by Carol Becker
On August 19, 2009, former Army Lt. William Calley spoke to a Kiwanis Club meeting in Greater Columbus, Georgia, and for the first time publicly admitted his regret for his role in the My Lai massacre. "There is not a day that goes by, " he said, "when I do not feel remorse for what happened that day in My Lai. I feel remorse for the Vietnamese who were killed, for their families, for the American soldiers involved and their families. I am very sorry."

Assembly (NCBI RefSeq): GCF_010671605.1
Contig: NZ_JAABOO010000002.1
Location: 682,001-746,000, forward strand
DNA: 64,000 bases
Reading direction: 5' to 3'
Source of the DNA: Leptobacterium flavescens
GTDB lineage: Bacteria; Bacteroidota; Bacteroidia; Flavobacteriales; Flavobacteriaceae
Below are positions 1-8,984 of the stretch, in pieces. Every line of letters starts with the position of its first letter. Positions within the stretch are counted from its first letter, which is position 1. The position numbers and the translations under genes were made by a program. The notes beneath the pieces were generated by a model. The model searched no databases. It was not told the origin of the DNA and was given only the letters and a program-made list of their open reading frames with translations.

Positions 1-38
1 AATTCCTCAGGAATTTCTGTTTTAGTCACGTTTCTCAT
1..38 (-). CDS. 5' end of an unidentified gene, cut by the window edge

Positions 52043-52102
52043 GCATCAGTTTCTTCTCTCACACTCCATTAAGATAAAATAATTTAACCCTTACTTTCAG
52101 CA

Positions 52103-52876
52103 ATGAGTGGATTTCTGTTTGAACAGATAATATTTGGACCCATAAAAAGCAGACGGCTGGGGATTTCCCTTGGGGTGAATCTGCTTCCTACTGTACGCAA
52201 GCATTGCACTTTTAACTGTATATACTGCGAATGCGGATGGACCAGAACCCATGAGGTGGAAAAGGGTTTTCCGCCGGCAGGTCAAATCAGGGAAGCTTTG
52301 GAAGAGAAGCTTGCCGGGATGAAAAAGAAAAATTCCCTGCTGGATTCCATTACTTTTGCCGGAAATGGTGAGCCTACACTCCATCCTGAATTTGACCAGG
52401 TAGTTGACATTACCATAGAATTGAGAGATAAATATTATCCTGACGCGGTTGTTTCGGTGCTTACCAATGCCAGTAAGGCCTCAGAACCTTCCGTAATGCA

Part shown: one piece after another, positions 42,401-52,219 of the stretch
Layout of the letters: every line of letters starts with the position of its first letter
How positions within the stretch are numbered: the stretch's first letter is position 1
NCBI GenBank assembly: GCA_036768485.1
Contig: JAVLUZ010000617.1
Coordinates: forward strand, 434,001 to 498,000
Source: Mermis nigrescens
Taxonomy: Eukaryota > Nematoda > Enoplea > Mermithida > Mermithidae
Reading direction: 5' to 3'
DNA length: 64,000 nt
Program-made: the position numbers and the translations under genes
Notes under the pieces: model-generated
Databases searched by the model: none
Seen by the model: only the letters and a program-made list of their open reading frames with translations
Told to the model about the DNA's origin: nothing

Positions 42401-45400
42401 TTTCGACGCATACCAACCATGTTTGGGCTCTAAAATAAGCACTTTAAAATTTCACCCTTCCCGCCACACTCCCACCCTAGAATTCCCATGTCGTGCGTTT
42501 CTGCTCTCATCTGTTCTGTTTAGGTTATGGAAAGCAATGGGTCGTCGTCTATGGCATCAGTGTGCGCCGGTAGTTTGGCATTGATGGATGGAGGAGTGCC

For those of us who grew up in the intensity of the 1960's and in the pain of the Vietnam War, this long-awaited admission stirred deep emotion. Calley had always been symbolic of the brutality of those times and of the cover-up of horrific acts by individuals and the US government. He also represented the country's polarization between those who opposed the war and those who turned men like Calley into heroes. That he could finally say how desperately painful his life has been since that horrific event has allowed us all to continue a process of disclosure and healing that is still necessary, forty years later, if we are to recover from that war. Vietnam the war has never really ended for those in the US who grew to adulthood in its shadow, because of the depth of denial. We, as a nation, have not been able to say: "This should not have occurred." As a result, we continue to engage in other fabricated wars and to create new generations of soldiers and civilians on all sides of these conflicts who cannot recover from the trauma of what they have experienced.